That's been the big problem so far because ovarian cancer can't usually be detected until it's too late (ovarian is a tenth as common as breast cancer, but it's three times more lethal).
So when researchers at Yale published a study this week that they've come up with a new test to detect this cancer early - and that they're 95% sure the test is right that you do have it and 99% sure if you don't - I thought it might be one of the biggest advances in women's health so far.
Except that you can't really get it yet. "It's very exciting, but it's not ready for prime time," said a sympathetic Dr. Sudhir Srivastava when I called the National Cancer Institute. He estimated that if all goes well, it could be an achingly long three or four years before this would get FDA approval for the general public. Why does it take so long? More tests need to be done in larger groups of people, and other tests need to show that this could save lives (sounds like a no-brainer that it would, but studies don't always turn out that way). Plus, there are a few other tests being developed that might turn out to be as effective or more.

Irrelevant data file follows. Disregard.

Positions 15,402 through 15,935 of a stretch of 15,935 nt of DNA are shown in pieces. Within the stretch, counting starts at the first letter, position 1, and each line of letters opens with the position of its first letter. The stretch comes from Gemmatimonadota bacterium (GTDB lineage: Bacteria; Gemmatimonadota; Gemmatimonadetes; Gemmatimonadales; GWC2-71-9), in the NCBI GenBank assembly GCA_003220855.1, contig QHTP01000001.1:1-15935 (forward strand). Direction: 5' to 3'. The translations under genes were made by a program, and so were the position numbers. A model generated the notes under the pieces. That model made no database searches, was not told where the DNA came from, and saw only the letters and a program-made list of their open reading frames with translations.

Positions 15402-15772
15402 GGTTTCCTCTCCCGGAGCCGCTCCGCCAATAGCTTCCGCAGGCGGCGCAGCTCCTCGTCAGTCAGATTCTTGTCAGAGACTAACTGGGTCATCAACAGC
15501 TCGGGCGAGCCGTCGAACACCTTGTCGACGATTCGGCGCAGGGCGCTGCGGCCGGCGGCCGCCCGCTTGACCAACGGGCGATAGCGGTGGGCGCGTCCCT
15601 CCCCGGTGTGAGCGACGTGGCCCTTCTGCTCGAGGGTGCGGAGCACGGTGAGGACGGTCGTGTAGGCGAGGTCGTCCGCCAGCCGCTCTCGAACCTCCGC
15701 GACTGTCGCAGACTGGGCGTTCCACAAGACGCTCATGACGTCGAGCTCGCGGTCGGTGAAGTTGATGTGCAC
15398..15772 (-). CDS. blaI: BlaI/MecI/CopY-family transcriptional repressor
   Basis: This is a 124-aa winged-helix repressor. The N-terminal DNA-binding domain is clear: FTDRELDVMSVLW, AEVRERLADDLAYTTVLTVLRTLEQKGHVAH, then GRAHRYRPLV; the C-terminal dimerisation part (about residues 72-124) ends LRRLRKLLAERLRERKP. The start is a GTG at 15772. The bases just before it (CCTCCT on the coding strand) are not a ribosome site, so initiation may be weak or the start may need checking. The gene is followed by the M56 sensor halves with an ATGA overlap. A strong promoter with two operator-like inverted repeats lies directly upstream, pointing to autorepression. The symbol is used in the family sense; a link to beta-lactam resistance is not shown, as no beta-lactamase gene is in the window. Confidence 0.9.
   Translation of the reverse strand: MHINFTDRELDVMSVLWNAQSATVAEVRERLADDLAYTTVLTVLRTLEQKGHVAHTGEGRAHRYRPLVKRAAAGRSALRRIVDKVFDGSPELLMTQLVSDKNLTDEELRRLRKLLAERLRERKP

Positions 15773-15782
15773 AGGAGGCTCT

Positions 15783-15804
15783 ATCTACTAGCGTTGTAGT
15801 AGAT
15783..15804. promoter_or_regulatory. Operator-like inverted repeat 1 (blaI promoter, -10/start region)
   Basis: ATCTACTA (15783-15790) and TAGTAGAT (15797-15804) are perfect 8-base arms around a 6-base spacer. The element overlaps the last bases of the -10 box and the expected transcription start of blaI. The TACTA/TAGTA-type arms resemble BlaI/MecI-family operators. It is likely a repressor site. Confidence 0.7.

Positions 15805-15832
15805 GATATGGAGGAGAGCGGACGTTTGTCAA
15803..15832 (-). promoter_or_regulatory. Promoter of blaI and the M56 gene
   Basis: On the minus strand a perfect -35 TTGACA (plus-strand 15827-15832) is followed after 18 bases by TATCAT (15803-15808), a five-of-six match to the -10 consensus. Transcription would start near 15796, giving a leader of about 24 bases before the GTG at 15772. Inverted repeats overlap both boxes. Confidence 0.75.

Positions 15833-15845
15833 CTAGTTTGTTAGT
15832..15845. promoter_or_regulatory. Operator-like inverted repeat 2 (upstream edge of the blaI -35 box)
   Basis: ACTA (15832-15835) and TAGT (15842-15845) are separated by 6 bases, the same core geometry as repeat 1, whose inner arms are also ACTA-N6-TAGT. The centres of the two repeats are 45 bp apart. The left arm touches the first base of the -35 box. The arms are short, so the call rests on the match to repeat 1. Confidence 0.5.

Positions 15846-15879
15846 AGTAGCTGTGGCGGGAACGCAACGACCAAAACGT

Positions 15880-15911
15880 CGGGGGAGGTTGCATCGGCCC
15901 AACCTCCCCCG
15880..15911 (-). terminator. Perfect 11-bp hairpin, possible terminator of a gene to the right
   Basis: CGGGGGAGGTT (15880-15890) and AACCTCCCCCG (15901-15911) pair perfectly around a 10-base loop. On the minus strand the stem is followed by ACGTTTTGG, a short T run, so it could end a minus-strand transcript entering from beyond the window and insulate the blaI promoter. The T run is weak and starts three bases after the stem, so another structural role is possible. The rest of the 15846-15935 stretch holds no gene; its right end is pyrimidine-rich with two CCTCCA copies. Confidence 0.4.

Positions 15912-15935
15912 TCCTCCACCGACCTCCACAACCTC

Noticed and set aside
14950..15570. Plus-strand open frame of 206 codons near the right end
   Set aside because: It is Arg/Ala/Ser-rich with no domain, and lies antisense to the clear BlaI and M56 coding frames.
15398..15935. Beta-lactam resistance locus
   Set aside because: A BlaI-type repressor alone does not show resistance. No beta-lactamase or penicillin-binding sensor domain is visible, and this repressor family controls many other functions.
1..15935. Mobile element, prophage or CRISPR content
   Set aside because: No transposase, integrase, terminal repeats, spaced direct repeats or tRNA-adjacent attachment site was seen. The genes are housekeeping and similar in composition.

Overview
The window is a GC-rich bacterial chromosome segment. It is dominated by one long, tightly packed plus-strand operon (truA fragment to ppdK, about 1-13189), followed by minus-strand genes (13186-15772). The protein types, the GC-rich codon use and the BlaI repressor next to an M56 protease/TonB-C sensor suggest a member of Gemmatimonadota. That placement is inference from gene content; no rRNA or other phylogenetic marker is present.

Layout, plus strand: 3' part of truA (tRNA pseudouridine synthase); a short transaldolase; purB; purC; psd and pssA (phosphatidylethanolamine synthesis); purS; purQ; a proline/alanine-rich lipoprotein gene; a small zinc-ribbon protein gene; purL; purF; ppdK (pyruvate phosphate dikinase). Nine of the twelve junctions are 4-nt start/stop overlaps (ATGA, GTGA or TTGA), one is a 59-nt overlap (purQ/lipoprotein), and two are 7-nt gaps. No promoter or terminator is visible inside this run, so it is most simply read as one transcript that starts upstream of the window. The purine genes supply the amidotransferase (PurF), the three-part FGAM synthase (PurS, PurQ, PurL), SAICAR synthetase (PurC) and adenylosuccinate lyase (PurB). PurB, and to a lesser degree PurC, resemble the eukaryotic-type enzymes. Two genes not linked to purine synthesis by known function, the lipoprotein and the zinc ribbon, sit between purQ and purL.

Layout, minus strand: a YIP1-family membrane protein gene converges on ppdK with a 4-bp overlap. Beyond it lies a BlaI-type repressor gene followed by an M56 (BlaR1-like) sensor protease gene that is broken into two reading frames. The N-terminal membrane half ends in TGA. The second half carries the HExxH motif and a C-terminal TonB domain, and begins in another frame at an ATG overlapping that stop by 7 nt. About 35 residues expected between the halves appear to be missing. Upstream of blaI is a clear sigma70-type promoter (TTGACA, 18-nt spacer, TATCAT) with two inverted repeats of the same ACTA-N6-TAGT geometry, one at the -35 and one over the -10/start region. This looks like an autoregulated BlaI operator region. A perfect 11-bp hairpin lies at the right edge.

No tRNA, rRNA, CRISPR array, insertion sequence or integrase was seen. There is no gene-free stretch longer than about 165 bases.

There is, however, a loophole for super-anxious women: you might be able get the test if your doctor goes through its developers at Yale - but you have to be 40 or older, and you have to pay for it yourself. Plus, you have to be willing to accept the consequences of getting a new test that may or may not tell you everything you need to know.
Get all the info here